The Threat of Detention

Today I threatened to refer talking in class for detention.

At boarding school, I always had a love-hate relationship with the disciplinary system.  It always seemed not to work.  The kids who were genuinely difficult also needed devotion and attention.  I lived with them.  It was hard to stay mad at them for very long.  It was necessary to maintain a relatively gentle relationship with kids in my class, because they also lived on my dormitory and they sat at my dinner table, and they sat at my lunch table, and they sat with me for breakfast, and they sought me out for extra homework help in the evenings, and I coached them in sports every afternoon.  A relationship founded upon detentions and demerits never worked very well for me.

I emphasize that “For Me” because it worked plenty well for some of my colleagues.  Some of them knew how to separate what happened in class from what happened on the sports field, from what happened in the dining hall or in the dormitory.  I never learned that distance — for me, it was always the case that we were in this together.  I was disappointed and confused when a kid decided, for whatever reason, not to be in it with me — but I tried to work with it.

This year, we have a new detention and disciplinary policy, and I’m trying to live up to it.  I don’t see these kids every evening over the dinner table, and I can’t talk to them in the dormitory about what they did wrong in class today.  I can’t address the issues that come up — about talking aloud about something unrelated to our topic in American history, or gossiping, or passing notes — later in the day, in some other context.  It has to be in class, right now, right then and there, in front of all the other students.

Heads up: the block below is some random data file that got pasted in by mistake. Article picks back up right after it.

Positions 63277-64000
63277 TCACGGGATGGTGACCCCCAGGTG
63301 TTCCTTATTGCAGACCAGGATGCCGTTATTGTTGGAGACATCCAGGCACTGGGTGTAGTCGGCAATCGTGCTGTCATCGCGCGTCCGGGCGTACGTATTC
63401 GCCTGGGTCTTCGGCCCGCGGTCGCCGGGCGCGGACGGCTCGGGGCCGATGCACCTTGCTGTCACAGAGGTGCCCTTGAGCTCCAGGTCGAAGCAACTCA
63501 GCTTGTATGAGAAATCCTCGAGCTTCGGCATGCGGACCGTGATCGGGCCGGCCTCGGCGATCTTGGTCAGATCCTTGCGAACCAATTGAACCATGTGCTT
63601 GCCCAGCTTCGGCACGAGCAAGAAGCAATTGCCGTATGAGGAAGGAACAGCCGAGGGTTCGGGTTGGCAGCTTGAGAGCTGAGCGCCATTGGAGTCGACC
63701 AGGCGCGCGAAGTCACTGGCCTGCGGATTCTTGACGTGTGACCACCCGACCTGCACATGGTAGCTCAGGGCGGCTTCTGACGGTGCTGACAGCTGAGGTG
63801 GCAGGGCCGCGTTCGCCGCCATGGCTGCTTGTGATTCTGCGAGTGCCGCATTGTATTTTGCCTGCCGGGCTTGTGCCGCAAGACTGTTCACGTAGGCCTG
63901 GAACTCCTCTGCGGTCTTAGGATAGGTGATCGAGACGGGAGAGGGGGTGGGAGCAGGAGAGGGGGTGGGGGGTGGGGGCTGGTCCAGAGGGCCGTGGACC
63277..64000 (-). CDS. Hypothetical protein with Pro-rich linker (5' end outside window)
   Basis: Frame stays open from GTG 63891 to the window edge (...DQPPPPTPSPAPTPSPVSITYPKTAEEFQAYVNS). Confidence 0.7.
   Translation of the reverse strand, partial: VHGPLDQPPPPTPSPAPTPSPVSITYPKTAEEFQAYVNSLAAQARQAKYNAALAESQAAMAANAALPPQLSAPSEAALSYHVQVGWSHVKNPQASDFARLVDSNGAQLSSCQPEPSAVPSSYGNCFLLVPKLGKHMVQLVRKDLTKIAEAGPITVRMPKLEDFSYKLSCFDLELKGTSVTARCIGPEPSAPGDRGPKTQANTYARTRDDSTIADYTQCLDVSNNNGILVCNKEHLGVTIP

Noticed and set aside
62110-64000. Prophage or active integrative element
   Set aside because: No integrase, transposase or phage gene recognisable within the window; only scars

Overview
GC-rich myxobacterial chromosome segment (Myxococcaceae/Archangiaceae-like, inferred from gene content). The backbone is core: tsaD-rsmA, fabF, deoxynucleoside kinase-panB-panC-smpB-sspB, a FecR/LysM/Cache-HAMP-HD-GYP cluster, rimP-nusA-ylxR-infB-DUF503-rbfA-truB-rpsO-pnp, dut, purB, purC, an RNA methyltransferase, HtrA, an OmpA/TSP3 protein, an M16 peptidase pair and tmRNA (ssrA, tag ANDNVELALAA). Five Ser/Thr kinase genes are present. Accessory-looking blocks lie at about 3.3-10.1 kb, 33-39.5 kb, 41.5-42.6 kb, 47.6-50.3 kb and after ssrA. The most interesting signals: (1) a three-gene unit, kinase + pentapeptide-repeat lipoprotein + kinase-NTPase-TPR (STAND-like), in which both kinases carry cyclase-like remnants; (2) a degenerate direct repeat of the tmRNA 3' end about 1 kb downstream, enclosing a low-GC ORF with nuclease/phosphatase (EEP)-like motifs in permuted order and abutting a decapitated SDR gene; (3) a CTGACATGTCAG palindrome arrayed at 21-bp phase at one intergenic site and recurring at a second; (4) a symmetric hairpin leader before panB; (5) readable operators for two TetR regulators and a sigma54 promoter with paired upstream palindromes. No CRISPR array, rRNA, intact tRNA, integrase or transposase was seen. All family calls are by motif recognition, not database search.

I find I’m not liking it very much.  It’s challenging to me, and it is counterintuitive to the way I learned how to be a disciplinarian at my other school.  The shift is doing me some good, though.  It is slowly helping me become a better classroom manager, and more clear about my expectations in class.

At the same time, the shift in me concerns me.  How is it that, just as we begin discussing the American Revolution and the ideas of representative democracy, and just as the Occupy Wall STreet movement picks up steam, that my classroom is becoming LESS democratic and MORE authoritarian?  How did I go from being a friendly leader to being an autocrat?  And what, exactly, IS the role and mask I should wear, here?

They’re interesting philosophical questions I don’t have the time or the spare brainpower to address right now, but I figured I’d let you readers know they were on my mind.  How do you address this balance?

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  1. Ah, but your students earn the right to have a say in your classroom by obeying its rules. Democracy does not equal anarchy. When they break the rules there are consequences, just as there are in our greater democratic society.

    I’m not saying it’s easy but remember that those who misbehave are taking from those who behave. My freedom to swing my arm stops at someone else’s face. A student’s right to speak and express themselves ends at another student’s right to learn.

    • I agree with all that, up to a point. But it’s kind of a reminder that societies obey the rules that they’re aware of and that they’ve had a chance in making. I need to give them more of a chance to buy into these rules.

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